Tuesday, July 29, 2008
Augustine had similar problems with reconciling purity of heart with sexual desire: for a man at least, the cultivation of sexual desire involves nurturing the seeds of lust until they become full-blown. At muturity, lust looks for a home, the satiation of its overwhelming desire. One cannot have sex without lust--the grasping after sensual pleasure--and it was this that Augustine had a problem with.
When a man gains control over his body he becomes like a fisherman who is able to catch fish with his hands. In ancient times knights were sometimes forbidden to sleep with their wives before battle since P.E.D. (Post Ejaculatory Depression, a term I was recently enlightened to by a friend) causes sloth and dulls aggression; the mind must be alert to fight.
It's not so much that having dulls the mind; rather, it is that a lack of sex (and the ensuing accumulation of sperm and testosterone) hones attention and allows one to shift energy from one chakra (muladhara-root) to another. Orgasm is a tremendous outflux of energy. When desire is sated, thoughts of sex (again, for men) virtually disappear...for a time. As lost sperm is replenished, sexual energy and aggression commensurates.
But if sperm never leaves the body (not willingly, at least), the tremendous energy seated in the root chakra pools, and it can be channeled upwards toward the head (sahasrara) chakra. Sometimes the energy can be so forceful, you can literally feel it pushing against the insides of your abdomen, trying to get out. The practice then becomes a force of will--keeping sexual desire in check for the benefit of ascetic training takes a great deal of concentration. Desire works like a storm cloud rolling in, letting loose, then retreating, for a time. Some of the most fruitful meditations I have had have been when I was the most charged up sexually, especially at Suan Mokkh, where all manner of sex was strictly forbidden.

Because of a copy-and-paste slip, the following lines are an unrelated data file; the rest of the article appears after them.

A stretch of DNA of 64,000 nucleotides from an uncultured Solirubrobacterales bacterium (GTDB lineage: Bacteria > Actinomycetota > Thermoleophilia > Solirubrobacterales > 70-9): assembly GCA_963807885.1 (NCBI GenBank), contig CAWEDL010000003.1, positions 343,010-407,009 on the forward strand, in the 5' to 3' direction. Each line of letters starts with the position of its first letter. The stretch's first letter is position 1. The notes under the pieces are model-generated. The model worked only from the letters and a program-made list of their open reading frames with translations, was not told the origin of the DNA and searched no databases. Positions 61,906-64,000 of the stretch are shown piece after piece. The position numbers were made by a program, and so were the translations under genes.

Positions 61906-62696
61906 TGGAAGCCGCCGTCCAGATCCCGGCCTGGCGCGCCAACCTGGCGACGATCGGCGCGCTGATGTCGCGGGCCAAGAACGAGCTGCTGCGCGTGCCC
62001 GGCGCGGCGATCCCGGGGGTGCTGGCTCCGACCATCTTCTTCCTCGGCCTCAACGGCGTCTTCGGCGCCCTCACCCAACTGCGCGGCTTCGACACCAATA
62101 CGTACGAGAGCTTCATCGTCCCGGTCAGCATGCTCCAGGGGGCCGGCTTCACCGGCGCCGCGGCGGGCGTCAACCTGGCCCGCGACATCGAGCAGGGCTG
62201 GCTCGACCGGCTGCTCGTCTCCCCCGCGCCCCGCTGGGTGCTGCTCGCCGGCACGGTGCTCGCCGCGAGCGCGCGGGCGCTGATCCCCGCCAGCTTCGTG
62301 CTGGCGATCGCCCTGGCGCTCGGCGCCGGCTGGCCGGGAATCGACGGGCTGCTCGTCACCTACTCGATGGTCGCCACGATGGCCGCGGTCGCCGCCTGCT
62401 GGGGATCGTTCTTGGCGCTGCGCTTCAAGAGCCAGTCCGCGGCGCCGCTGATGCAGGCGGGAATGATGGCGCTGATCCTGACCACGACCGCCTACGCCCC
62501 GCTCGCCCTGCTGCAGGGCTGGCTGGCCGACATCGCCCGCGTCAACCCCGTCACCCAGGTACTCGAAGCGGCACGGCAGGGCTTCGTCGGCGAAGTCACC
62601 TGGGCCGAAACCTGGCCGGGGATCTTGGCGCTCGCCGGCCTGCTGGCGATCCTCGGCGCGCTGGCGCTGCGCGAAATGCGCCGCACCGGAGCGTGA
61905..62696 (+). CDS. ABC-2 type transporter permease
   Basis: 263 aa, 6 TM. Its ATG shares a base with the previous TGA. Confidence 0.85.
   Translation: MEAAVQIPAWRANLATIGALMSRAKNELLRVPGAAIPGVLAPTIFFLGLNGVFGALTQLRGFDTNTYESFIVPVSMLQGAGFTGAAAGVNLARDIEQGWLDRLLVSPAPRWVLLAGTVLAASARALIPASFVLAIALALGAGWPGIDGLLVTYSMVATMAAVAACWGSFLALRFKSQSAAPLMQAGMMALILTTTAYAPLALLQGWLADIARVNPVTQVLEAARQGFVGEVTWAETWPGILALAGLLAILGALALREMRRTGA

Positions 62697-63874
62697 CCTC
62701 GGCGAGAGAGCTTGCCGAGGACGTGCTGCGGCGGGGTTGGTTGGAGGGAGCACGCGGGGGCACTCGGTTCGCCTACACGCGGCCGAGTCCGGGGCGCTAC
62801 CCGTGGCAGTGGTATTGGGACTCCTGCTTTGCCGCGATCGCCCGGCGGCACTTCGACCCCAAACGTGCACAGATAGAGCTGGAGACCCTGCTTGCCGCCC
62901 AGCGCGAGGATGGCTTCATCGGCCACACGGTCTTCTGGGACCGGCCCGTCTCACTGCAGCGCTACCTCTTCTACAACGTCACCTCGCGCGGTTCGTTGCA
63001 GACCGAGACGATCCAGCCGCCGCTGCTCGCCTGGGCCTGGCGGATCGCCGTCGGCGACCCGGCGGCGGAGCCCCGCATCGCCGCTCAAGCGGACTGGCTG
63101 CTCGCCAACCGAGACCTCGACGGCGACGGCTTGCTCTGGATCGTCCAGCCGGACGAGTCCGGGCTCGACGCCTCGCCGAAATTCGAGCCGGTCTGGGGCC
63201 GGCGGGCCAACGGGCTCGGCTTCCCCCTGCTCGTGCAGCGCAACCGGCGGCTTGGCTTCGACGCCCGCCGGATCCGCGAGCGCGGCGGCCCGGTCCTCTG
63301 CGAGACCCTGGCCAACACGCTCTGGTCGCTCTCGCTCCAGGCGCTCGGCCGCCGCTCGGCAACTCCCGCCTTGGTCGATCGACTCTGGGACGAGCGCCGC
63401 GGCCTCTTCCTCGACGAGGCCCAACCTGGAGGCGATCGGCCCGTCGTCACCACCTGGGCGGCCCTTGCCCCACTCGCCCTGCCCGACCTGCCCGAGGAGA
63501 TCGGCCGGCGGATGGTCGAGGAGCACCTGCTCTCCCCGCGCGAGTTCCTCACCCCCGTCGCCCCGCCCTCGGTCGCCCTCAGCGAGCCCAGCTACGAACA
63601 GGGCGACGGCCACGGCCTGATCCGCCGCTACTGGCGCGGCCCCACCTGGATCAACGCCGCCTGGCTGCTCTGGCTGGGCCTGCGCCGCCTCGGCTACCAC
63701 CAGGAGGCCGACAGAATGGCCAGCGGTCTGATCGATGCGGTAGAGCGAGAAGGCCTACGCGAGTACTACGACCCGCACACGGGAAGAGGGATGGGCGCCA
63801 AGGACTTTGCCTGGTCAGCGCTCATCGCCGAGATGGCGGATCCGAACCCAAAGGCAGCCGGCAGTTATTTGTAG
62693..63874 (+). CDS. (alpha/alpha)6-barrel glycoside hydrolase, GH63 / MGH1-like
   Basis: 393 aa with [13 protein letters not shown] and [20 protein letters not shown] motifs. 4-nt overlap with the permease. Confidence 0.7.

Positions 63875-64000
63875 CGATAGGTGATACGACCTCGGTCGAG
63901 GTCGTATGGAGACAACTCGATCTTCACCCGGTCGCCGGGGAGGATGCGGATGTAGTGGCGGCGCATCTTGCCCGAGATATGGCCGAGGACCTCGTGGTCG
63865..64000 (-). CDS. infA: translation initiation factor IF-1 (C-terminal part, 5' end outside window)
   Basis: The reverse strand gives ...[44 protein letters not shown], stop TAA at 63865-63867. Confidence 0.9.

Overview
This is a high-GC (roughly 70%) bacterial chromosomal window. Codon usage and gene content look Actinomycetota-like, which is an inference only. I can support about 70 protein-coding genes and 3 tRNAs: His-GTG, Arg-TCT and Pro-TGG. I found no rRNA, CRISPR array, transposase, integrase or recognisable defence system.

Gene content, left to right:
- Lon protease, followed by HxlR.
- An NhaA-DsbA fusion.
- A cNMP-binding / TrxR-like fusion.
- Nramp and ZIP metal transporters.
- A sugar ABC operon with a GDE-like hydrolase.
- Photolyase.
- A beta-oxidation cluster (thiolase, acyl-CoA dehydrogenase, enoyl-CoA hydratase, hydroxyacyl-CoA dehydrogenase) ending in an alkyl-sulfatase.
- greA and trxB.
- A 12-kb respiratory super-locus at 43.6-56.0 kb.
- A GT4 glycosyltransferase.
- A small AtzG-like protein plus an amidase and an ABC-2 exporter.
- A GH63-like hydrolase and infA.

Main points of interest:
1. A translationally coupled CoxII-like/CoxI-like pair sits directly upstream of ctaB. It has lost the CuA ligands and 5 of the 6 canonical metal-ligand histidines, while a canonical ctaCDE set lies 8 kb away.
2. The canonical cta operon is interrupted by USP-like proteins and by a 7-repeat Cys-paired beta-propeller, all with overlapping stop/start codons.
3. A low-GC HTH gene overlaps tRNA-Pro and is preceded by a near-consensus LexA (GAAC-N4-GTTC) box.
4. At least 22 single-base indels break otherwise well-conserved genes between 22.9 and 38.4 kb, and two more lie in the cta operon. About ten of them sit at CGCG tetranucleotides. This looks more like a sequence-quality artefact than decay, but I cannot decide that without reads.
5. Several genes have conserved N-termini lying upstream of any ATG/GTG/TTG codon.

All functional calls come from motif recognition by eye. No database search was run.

Meditating while in the company of mosquitoes has also proved to be good practice. When bitten, the desire to scratch a bite is almost maddening. But if one scratches it, it only gets worse; as long as one gives in to the desire, the bite will never go away. And so gritting one's teethj and refraining action while mosquitos suck themselves stupid, falling bloated to the ground, victims of their own desire, the mind soon learns that the desire to scratch an itch does not last forever, and if left alone, will pass away like a spectre in the night.
Monday, July 21, 2008
Sunday, July 20, 2008
In terms of betrayals, Peter's sin against Jesus, his denial, is perhaps the most adulterous, because it was a betrayal of trust, and of friendship--something of God. How does it feel to be betrayed by someone you love? He asks us when it is staring us in the face, glowing scarlet red, images dancing in the tongues of fire? It is intoxicating, the hurt; it commands a sense of entitlement, and desire for a home--but an even stronger desire to be free.
But entitlement of this kind only makes one into what he believes himself entitled to be: an exacter of vengeance. As the searing sin slices through the air like a comet towards him, he winds up to return the volley. The moment the ball hits the racket is the moment when one decides what he really wants to be in this life. Analogous to de Chardin's theories of evolutionary consciousness, life gets separated into two camps: those who forgive, and those who bind. And so Christ's prophecy is made manifest in the decision of a single act, any act, of such forgiveness: "what you bind on earth shall be bound in heaven, and what you loose on earth shall be loosed in heaven."